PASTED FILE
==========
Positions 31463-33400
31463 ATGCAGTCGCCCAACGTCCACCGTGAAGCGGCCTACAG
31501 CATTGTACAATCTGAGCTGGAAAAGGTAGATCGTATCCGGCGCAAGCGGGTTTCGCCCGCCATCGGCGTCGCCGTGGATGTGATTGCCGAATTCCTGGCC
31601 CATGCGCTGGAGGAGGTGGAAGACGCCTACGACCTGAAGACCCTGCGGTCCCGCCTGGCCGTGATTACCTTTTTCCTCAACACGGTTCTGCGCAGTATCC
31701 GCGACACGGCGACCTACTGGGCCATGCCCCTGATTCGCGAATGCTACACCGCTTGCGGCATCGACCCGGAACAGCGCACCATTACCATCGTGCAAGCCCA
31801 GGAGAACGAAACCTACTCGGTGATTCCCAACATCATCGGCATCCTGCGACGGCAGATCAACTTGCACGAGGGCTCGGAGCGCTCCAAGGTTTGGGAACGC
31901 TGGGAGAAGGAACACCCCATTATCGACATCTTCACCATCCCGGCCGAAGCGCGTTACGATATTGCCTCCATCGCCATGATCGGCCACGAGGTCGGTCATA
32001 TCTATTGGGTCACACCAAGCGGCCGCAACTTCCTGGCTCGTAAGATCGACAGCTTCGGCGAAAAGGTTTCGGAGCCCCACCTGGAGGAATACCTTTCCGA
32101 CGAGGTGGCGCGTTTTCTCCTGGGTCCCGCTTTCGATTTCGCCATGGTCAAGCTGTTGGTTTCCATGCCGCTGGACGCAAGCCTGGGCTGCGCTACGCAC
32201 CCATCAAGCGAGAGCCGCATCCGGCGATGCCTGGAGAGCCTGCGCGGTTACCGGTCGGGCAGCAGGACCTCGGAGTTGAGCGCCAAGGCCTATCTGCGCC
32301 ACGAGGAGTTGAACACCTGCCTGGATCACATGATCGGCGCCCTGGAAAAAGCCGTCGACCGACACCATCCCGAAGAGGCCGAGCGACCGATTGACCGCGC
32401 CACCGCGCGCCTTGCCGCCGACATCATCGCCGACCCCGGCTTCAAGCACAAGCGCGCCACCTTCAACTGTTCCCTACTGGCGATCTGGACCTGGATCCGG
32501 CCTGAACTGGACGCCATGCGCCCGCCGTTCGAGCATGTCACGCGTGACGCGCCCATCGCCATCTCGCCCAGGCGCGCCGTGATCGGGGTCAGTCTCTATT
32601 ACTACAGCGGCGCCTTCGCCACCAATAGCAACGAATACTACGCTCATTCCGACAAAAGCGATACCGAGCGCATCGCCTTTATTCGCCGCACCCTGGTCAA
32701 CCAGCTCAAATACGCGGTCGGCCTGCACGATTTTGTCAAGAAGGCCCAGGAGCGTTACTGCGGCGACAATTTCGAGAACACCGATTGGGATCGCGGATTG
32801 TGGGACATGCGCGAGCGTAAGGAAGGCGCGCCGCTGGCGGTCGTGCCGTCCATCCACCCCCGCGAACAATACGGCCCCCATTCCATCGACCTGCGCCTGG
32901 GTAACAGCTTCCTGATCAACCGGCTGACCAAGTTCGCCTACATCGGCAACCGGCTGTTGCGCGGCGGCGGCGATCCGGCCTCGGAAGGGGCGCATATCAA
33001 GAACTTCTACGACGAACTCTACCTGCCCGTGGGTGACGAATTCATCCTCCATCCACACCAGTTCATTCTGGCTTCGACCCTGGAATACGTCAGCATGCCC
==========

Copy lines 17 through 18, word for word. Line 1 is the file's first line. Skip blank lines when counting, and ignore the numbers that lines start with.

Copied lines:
32901 GTAACAGCTTCCTGATCAACCGGCTGACCAAGTTCGCCTACATCGGCAACCGGCTGTTGCGCGGCGGCGGCGATCCGGCCTCGGAAGGGGCGCATATCAA
33001 GAACTTCTACGACGAACTCTACCTGCCCGTGGGTGACGAATTCATCCTCCATCCACACCAGTTCATTCTGGCTTCGACCCTGGAATACGTCAGCATGCCC